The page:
It’s about time I wrote an overview of my Art and Code experience.
Saturday - Workshops and Church Brews
The day began with a walk by the Cloud Factory followed by two programming workshops with lunch between them. There were 9 simultaneous morning and afternoon workshops. Choosing just two was frustrating. Another day of workshops would have been delightful.
I attended Information Visualization and Play Games with Hackety Hack.
Information Visualization - Ben Fry
Ben Fry along with Casey Reas created the Processing language “for people who want to program images, animation, and interactions.” I first discovered Processing (aka p5) in January of 2004. One of my first sketches stitched together MRI brain-scan images into an interactive animation. (See: my early p5 sketches and a more recent sketch.)
Ben’s lecture focused on using visuals to effectively communicate complex information. Shout outs to Edward Tufte and Mark Lombardi (See: Lombardi 1 & Lombardi 2)
Info Viz Workflow:
- An Important Visualization
- It’s easy to lie with statistics and maps [pdf].
- Using Cartoon Faces to Represent Multi-dimensional Datasets (More: Chernoff Faces and Face Saver)
During the experimentation part of this workshop I began working on the Marvel “Social Network” visualization.
Lunch was tabbouleh salad, hummus, pitas and an apple.
Hackety Hack - _why
Why began the afternoon workshop with a song accompanied by autoharp. Then we played with a pre-release of Hackety Hack, a Ruby-based toolkit for learning to code.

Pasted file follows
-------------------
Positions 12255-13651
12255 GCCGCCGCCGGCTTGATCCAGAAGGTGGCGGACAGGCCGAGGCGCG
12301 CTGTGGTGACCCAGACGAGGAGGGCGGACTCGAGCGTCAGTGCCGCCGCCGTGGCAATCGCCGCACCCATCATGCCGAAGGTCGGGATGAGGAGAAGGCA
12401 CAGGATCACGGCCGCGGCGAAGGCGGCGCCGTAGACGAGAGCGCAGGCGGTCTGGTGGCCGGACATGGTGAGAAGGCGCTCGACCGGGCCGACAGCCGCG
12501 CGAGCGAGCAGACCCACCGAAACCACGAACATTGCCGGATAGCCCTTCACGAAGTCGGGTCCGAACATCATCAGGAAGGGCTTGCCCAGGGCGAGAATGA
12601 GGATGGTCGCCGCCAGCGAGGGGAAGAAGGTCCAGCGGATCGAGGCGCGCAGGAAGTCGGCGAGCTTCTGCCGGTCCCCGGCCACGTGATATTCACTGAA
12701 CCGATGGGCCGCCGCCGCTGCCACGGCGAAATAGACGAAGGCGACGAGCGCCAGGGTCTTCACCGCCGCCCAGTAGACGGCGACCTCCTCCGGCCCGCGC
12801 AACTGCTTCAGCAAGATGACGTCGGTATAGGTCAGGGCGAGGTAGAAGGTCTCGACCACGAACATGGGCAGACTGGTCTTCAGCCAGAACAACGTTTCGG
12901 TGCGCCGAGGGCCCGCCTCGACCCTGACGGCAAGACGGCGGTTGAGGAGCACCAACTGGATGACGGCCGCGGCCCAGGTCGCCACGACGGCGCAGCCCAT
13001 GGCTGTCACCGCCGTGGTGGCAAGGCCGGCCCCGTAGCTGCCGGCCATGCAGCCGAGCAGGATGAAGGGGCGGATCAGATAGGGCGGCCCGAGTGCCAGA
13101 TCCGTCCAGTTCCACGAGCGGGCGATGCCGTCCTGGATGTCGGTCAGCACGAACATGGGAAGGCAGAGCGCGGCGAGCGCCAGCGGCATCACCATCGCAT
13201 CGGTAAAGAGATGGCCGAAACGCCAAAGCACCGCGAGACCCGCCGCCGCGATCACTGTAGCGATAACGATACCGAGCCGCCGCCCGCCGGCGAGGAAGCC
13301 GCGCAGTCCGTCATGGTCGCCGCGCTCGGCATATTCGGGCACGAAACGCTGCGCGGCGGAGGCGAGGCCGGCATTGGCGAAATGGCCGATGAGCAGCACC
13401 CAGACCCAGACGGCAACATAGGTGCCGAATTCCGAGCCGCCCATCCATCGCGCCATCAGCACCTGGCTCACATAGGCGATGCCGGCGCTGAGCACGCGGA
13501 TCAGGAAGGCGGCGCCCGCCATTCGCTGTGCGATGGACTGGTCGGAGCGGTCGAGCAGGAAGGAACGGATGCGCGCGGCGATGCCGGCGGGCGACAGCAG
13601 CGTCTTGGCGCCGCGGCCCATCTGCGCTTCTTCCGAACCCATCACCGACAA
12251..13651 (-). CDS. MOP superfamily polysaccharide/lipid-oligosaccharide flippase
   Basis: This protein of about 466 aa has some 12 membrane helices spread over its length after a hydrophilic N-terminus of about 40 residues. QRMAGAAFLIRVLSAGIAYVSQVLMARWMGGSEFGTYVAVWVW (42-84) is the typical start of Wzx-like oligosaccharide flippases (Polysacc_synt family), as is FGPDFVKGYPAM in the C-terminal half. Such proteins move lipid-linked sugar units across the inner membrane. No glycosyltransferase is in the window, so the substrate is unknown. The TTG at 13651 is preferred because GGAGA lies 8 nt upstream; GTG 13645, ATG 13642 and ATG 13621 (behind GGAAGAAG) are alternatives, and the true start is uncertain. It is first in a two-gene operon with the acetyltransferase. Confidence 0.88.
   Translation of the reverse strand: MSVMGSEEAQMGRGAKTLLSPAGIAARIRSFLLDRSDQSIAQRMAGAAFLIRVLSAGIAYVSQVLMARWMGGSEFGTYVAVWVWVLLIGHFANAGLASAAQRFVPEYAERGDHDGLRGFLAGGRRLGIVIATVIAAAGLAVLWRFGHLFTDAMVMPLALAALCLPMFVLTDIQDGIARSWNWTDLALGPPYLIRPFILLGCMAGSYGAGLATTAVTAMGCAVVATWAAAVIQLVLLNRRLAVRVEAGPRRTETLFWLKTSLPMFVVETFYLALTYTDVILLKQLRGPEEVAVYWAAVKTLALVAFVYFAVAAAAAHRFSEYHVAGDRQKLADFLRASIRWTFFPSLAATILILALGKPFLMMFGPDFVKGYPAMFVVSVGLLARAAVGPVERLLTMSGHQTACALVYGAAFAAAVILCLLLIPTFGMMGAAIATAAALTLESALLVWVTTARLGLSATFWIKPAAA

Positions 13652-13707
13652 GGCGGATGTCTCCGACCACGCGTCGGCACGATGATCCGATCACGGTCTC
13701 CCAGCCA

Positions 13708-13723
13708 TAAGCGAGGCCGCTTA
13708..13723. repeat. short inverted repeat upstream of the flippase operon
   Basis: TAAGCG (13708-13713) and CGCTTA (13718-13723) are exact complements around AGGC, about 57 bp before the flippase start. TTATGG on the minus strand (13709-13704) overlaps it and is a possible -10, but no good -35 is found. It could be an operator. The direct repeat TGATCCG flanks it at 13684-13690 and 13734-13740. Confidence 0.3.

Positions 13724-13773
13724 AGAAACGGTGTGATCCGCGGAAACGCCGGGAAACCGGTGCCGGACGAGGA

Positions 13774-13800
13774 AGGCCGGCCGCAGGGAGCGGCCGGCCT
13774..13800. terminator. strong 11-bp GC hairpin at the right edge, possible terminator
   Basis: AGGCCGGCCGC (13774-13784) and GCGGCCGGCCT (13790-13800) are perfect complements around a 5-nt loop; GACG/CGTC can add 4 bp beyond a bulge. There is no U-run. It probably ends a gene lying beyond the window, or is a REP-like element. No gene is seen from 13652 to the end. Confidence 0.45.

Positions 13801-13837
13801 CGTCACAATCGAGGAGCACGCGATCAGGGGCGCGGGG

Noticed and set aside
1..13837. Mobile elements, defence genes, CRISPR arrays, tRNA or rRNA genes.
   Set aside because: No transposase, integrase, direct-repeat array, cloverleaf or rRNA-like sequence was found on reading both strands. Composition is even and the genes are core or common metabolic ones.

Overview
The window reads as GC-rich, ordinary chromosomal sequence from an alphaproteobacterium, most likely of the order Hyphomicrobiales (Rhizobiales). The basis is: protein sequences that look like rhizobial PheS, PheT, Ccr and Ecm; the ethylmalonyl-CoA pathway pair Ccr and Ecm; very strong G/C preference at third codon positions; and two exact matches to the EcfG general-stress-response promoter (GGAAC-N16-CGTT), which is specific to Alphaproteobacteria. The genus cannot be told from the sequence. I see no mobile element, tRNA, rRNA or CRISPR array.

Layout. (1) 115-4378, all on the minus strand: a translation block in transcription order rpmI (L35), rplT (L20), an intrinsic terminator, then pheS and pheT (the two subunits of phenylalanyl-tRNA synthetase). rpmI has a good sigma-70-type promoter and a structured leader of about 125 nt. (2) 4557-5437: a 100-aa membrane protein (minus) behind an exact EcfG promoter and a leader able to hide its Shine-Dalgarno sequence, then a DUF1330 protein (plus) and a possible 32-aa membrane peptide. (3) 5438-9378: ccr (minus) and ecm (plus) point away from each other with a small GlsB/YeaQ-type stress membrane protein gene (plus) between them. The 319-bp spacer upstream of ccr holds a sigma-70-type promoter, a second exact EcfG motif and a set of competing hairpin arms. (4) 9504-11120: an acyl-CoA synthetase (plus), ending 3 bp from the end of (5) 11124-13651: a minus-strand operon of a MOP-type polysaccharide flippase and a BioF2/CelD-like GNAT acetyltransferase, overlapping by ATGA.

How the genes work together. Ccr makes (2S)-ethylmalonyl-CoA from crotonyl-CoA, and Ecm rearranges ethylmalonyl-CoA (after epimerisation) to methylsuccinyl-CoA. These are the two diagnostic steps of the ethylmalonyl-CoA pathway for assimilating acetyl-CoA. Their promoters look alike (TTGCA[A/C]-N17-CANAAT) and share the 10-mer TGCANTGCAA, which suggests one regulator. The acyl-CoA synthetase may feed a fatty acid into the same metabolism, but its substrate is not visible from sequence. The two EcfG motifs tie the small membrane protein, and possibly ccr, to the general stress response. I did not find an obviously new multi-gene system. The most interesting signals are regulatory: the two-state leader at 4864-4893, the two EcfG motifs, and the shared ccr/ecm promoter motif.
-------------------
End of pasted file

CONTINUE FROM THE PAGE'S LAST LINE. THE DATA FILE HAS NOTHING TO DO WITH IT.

Some Notable Features:
Bloopsaphone songs and sounds:
b = Bloops.new b.tempo = 320 # Where s1 is a bloopsaphone sound that can be # generated for you or created by you. b.tune s1, "f#5 c6 e4 b6 g5 d6 4 f#5 e5 c5 b6 c6 d6 4 " b.play sleep 1 while !b.stopped?
- A vim-style (aka modal) drawing tool.
- Integrated mail client for sharing code.
- A Dingbat sprite library for game creation.
- IRC-like chat channels for human or programmatic communication. (For example, we wrote “chat” apps that allowed us to communicate by colour. Each rectangle in this image represents someone in the room.).
- Embedded Try Ruby
- Built in Tutorials / Lessons (Similar to the original Hackety Hack)
- Database (sqlite?) tables for data persistency.
The kid sitting to my left (maybe 12 or 13 years old) was new to programming. He was enthralled by the Hackety experience. I could almost hear his brain rewiring as he started to grok Ruby. Okay, I could literally hear it too, as he asked me a number of great programming questions.
After the workshop I spent some time chatting with Why and a group of fun and friendly Ottawarians. (Is that the right term for someone from Ottawa?) We eventually found our way to Church Brew Works (a restaurant and micro-brewery inside an old church) for a lovely dinner with some lovely beers. It took a while to obtain a table for 13, but good times were had by all.